Smart Home Gym Fitness Technology

Smart Home Gym Fitness Technology

The Tech Wrangler is a bi-weekly column in which Forbes Vetted Associate Editor Dave Johnson explores the best values ​​in consumer tech. They’re not necessarily the cheapest products in their class, but they represent the crossroads of price and performance, meaning money well spent.

The pandemic has been a catalyst in encouraging many people to work out at home, but it doesn’t take social distancing and fear of illness to convince me to avoid the gym. I’ve enjoyed a simple home gym for years, but it’s only been in recent years that smart and affordable home gyms and fitness technology have finally become mainstream. If you want to work out at home before you start your workday, now you have some great options.

But not all options are created equal, and I’ve encountered plenty of duds in my home fitness adventures as well. Much equipment is unnecessarily expensive, for example, while other options are large, heavy, cumbersome, difficult to install and difficult to maintain. Case in point: I owned two different elliptical machines that failed catastrophically right after the warranty expired. And the third one I bought – no doubt overcompensating – was so big and heavy that it was almost impossible to take it with me when I moved.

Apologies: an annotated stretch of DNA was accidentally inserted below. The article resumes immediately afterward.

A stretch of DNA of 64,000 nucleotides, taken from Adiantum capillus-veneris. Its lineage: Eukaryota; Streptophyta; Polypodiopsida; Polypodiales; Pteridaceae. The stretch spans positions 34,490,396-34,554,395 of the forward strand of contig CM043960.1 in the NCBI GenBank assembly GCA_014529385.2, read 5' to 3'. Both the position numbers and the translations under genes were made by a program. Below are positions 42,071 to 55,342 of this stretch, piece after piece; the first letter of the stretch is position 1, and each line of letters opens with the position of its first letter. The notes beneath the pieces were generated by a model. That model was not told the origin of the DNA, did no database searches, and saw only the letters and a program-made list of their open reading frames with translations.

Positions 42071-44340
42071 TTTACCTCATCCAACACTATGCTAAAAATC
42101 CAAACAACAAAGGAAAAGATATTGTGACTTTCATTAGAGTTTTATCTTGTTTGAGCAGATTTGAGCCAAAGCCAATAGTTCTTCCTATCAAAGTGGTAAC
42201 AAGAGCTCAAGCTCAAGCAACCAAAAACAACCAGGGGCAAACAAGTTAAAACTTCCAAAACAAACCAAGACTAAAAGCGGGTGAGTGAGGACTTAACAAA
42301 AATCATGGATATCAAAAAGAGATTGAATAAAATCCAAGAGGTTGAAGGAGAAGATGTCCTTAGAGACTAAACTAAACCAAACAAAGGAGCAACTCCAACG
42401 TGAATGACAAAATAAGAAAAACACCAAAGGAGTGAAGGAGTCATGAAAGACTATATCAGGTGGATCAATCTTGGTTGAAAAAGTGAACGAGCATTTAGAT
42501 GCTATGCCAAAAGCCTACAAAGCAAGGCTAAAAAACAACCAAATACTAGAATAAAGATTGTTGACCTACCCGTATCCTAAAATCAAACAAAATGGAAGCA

So there is a middle ground, right? Yes there is. I’ve put together a great collection of smart home fitness equipment that’s reasonably affordable, apartment-friendly, and very effective at keeping you in shape. In fact, the products in this article are literally my personal home gym. This list is not a bunch of assumptions; everything here is in my apartment (in the room that most people would say is supposed to be my dining room).

An unexpected choice: fitness in virtual reality

It might sound strange, but a virtual reality headset and a subscription to a great VR fitness app is by far my number one recommendation for most people looking to get into a daily workout. Specifically, I recommend the Oculus Quest 2which is available for $300, and Supernaturalthat you and up to three other family members can use for $15 per month.